Reality TV World: Overall, how would you say being on America's Next Top Model differed from your experience on Britain's Next Top Model?
Annaliese Dayes: Hmm, okay well the main difference, I would say, is that -- somebody said this to me earlier -- it's like Britain's Next Top Model but on speed. Everything is bigger, everything's better, the celebrities are like "A-listers," the challenges are insane, and that kind of thing.
On that kind of scale, it's just bigger. But I would say my experience is, the main difference to me, is that I think I had quite a lot of hate on Britain's Next Top Model -- quite a lot of hate -- which is fine because people aren't always going to like you.
But I've been overwhelmed with all the support and love I've gotten from America's Next Top Model. I don't know if that comes down to me lasting longer -- I don't know. People seem to think that I've changed.
Reality TV World: Do you think America's Next Top Model was more difficult than Britain's version for any reason or would you put them on the same level in that sense?
Annaliese Dayes: It's that whole competing thing. Was it more difficult? I mean, to be honest, no. I think it's the same format. I think the difficult thing about it that relates to each other is that you are accountable for yourself at the end of the week. You have to stand up in front of the panel and get criticism, and I think that wasn't any more difficult on America's Next Top Model than it was on Britain's.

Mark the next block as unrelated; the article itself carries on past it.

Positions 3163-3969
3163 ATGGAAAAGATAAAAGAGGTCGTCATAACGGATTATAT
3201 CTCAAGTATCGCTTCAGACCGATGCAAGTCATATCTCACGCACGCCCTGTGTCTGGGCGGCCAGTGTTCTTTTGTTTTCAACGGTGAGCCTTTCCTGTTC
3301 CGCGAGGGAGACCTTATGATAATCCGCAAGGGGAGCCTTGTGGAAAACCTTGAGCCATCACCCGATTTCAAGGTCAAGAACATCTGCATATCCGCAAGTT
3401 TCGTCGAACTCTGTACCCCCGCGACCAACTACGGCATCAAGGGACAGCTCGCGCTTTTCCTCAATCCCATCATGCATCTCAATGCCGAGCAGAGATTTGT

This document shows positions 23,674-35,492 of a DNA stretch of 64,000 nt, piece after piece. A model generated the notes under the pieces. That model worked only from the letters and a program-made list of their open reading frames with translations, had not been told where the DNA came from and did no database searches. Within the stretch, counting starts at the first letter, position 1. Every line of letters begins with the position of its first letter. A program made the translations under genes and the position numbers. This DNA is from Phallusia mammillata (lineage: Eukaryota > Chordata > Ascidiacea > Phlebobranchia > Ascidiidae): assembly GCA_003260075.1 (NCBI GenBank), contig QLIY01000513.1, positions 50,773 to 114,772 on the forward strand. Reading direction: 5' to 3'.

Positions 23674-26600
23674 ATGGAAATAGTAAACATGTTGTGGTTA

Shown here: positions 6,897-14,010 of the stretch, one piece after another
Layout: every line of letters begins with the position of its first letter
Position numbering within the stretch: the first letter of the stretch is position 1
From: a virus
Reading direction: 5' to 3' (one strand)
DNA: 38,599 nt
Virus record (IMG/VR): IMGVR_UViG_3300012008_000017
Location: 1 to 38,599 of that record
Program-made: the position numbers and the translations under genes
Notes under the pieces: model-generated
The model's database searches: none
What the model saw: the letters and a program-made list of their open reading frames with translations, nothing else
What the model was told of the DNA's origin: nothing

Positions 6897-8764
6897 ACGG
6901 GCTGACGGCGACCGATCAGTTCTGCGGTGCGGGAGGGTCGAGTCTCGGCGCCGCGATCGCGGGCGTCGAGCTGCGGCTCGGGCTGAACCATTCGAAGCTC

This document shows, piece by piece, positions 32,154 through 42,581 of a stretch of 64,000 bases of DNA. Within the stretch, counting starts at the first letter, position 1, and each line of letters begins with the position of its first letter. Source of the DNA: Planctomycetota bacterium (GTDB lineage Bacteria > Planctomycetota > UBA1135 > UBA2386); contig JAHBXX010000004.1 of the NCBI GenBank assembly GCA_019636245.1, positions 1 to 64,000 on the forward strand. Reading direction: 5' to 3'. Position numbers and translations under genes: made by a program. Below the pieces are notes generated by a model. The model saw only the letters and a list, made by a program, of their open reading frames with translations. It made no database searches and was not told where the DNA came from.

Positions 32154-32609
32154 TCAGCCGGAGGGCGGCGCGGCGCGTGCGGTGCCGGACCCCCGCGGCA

It was awful on both sides to be honest. (Laughs) It's just a bit more pressure. It's so worldwide, America's Next Top Model, that it reaches the Philippines and Hong Kong and South America -- all watching. But Britain's is very much British.
Reality TV World: What's next for you? What are your plans for the near future?
Annaliese Dayes: Well, I'm actually in Miami at the moment. That's the benefit of being on one of the TV shows over here. I get to go to fashion events and show my face [around] as much as possible. But I'm just going to continue to model. Before, I worked as a model back in London and that's exactly what I want to do.
I've got my own radio show back in London, so I want to do the radio show, but I would move over to America in a flash if someone gave me an opportunity. So, I'm just going to keep on doing what I've been doing and model as much as I can, but my ultimate dream and passion in life is definitely presenting.
Above is the concluding portion of our exclusive interview with Annaliese. Click here to read the first half.